Yes. No. Let me explain:
As a sixth grade English teacher, I get this one a lot, especially when it comes to quizzes, tests, and homework assignments. My take: I could really care less if you spell every word correctly on an assignment or test, as long as the content is stellar. However, we need to backpedal before pursuing this topic any further.
In the past several years (well, since the onslaught of computers and Microsoft Word and Spellcheck), spelling has become less of an issue in classrooms. Years ago, many schools (public and private) emphasized perfection when it came to forming letters and spelling words correctly. It seemed this was done purposefully in the lower grades, like kindergarten and first grade, so students would learn the RIGHT way to WRITE.
I hate to break your pencil--but this was all a LIE.
The Societal Approach to Writing has progressed since then, though many argue it has digressed. Those digressors. Pity them. How often do you hear someone say, "It's not like it used to be when I was in school." You know who I'm talking about. Mom, Grandpa, Neighbor, Grocer, Librarian. That may be true, Debby Downer, it's not the same as it used to be. It's a whole lot better.
Spelling words correctly has little to do with writing.
Let me repeat that. Spelling words correctly has LITTLE to do with writing. It has A LOT to do with presentation of writing but nothing to do with the meat and potatoes of a written piece, whether it's a four line poem or a 10 page essay. Content is what the writer is saying. The points the writer makes. The message conveyed. The support of the thesis. The story itself. This is CONTENT.
So now you're thinking, "How can an English teacher not care about spelling? That would drive me to an early grave." You're right. When I began teaching, these tiny mistakes drove me nuts. They kept me up at night. But now I've learned to look past the occasional misspelled word (current culprit: emortal) and the lower case proper noun (current culprit: greeks/trojans). Now, when I grade or comment on papers, I put on my CONTENT GLASSES. For some reason, my content glasses can't see these small imperfections. After all, no one is perfect and no one writes perfectly, especially a twelve year-old.
This one is a hot topic. My take: In order to use SpellCheck, one must be a savvy enough speller to know whether the suggested replacement is the right word for the sentence. Be careful. Computers are not all-knowing.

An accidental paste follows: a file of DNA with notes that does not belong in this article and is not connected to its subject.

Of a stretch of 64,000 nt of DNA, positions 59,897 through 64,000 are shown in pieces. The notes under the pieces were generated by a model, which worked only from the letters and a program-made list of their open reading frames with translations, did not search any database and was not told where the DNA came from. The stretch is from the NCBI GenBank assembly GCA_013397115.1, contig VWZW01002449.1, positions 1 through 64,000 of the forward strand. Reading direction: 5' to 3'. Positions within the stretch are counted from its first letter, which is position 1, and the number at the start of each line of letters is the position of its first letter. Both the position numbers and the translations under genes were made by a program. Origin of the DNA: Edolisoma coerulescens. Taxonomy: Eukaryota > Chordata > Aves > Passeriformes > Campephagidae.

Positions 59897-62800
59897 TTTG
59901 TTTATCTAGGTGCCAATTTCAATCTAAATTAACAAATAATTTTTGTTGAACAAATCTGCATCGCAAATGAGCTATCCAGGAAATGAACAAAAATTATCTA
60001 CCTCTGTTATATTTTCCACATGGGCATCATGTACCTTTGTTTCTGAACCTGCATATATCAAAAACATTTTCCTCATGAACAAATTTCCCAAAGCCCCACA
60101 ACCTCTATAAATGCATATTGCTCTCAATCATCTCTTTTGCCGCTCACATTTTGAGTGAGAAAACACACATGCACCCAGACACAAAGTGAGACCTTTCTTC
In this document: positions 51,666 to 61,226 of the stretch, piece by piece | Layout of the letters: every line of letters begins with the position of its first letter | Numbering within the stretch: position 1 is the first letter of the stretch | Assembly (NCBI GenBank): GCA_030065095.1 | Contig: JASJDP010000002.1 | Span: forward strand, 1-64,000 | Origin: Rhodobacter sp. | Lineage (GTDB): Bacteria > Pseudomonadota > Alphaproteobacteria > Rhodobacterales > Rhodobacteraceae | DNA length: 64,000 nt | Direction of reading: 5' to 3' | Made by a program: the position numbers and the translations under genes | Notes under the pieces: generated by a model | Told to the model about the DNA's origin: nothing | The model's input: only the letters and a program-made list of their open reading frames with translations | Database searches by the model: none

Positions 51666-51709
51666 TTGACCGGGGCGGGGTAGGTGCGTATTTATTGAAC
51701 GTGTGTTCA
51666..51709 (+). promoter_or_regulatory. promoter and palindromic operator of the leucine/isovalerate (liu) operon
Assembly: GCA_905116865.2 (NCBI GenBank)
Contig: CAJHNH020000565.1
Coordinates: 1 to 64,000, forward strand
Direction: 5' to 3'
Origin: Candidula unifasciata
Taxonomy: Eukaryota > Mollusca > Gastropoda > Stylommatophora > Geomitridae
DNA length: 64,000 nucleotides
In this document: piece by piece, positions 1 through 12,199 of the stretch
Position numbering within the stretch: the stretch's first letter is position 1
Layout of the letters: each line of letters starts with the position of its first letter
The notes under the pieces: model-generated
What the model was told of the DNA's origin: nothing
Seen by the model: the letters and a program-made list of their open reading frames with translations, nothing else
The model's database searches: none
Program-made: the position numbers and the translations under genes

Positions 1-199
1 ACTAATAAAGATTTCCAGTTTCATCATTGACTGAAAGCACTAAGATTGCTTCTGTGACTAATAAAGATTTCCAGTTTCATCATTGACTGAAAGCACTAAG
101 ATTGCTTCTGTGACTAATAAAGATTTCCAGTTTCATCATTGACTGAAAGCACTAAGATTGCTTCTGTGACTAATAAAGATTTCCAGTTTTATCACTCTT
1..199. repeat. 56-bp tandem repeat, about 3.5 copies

I spend quality time reviewing these little boogers. Everyday words, like there/their/they're and your/you're. Many of them fall under punctuation (its-it's), others have to do with spelling. These invaders do not get passed my content glasses. We use them too often and there are so many of them; they can't go unrecognized. (BTW - I know many adults who still misuse contractions... constantly. It makes me ill.)
Let me clarify three points.
1. Last year my colleague (fellow sixth grade teacher) and I decided to drop our spelling book. To replace it (after sifting through several options) we picked up a vocabulary book that will expose students to a host of valuable words, which can be used in everyday writing and speaking.
2. If a student's spelling is so debilitating that it fogs over my CONTENT GLASSES and turns my stomach over, causing me to blindly stumble to the nearest toilet, then I will have a conversation with that student. I will offer suggestions and methods, sometimes mandatory, to improve that student's spelling. There are lists of 100 most commonly misspelled words for all ages. Usually the main culprits hang out there.
3. Spelling matters most in these situations:
-When you get to college (depending on the professor)
-Sending work to Agents/Editors/Magazines/Journals to be published
To summarize, in my world, my little sixth grade world, spelling doesn't count for much, unless it's out of control. Unless it makes your paper unreadable. Unless it cracks the lenses of my CONTENT GLASSES.
Unless it lokes sumthang lkie tihs.